The final piece of the remake puzzle comes with sound design, and it’s yet another aspect that Toys For Bob has nailed. The soundtrack of all three games has been remixed and remastered, and Stewart Copeland’s soundtrack is just as catchy as ever. But the best part about the soundtrack are the options the game gives you.

A dynamic music option can be turned on and off, making the music more intense when you’re fighting enemies versus exploring.

You can also swap, at any time, between the Reignited soundtrack and the Retro original soundtrack. All of the voice lines in the games have also been re-recorded.

Spyro’s voice actor from Ripto’s Rage and Year of the Dragon, Tom Kenny, returns to re-record voice lines for all three games.

Some other characters have entirely new voice actors, however, and the change is a good one, as going back and listening to the voices of the original is certainly rough.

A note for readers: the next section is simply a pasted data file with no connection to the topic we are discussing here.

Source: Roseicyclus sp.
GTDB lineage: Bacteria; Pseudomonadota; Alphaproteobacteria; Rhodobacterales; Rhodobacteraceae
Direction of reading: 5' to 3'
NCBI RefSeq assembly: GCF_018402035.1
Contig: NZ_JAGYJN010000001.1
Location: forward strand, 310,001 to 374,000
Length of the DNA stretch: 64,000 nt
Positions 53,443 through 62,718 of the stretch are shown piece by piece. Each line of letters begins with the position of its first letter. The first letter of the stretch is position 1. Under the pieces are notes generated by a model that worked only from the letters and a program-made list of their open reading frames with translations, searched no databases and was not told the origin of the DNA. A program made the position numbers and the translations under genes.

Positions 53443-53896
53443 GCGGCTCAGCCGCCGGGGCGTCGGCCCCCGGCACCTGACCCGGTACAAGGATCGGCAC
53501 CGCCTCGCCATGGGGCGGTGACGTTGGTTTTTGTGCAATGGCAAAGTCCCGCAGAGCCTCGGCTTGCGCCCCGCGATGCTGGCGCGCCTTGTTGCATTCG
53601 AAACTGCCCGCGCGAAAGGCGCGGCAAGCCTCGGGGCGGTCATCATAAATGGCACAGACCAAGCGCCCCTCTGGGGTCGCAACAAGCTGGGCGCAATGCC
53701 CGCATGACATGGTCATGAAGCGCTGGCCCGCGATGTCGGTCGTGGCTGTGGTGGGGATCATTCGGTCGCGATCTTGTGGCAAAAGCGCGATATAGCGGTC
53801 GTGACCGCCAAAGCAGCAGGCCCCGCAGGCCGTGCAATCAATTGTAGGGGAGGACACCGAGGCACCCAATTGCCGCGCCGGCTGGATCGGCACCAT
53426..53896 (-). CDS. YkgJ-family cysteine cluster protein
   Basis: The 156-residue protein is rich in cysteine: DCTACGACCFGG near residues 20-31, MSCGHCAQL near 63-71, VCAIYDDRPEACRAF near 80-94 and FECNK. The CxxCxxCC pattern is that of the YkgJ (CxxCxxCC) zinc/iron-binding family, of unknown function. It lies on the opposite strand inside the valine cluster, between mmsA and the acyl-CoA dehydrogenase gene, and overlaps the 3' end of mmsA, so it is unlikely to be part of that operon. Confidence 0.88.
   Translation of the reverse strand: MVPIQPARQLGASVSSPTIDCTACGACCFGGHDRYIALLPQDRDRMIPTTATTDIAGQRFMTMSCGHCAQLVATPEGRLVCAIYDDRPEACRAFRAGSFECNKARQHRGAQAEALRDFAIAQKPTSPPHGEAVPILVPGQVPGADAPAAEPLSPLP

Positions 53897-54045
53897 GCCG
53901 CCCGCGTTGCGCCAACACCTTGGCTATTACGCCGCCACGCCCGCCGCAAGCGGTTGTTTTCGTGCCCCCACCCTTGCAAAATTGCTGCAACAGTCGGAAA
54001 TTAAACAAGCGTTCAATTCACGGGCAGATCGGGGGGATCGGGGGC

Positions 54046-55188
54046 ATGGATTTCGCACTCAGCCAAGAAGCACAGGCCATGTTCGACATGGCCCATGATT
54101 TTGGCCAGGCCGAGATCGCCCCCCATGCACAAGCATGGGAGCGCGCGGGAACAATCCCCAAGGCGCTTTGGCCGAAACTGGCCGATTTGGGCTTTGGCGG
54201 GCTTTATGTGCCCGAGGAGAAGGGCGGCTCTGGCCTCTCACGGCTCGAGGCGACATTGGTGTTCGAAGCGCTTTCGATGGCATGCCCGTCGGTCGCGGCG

A particular favorite of mine is Robbie Daymond, the voice of Prompto, as Hunter, the goofy but courageous cheetah.

Sadly there is one criticism I can weigh against the Reignited Trilogy, and it’s a strange exclusion. None of the games have full subtitle support.

Certain lines have text attached to them, like in the original games, but it seems incredibly odd that there isn’t an option to have subtitles in a game released in 2018.

To be fair, the N’Sane Trilogy has the same issue, but it’s no less of a problem there. A lack of subtitles is a major accessibility issue for hearing-impaired players, not to mention players, like myself, who simply play all their games with subtitles enabled.

This is, of course, something that could be patched in later on, but in a remake that feels so lovingly crafted in every other regard, it feels lazy.

Outside of the subtitles issue, there are very few problems I can find with the Reignited Trilogy. It’s everything I could have wanted from a Spyro remake.

The fact that so little is, or needed to be, changed is a strong testament to the quality of the originals. The Reignited Trilogy only helps cement the fact that the three original Spyro games are some of the best platformer/collectathons ever made.

Score: 4.5/5 – Great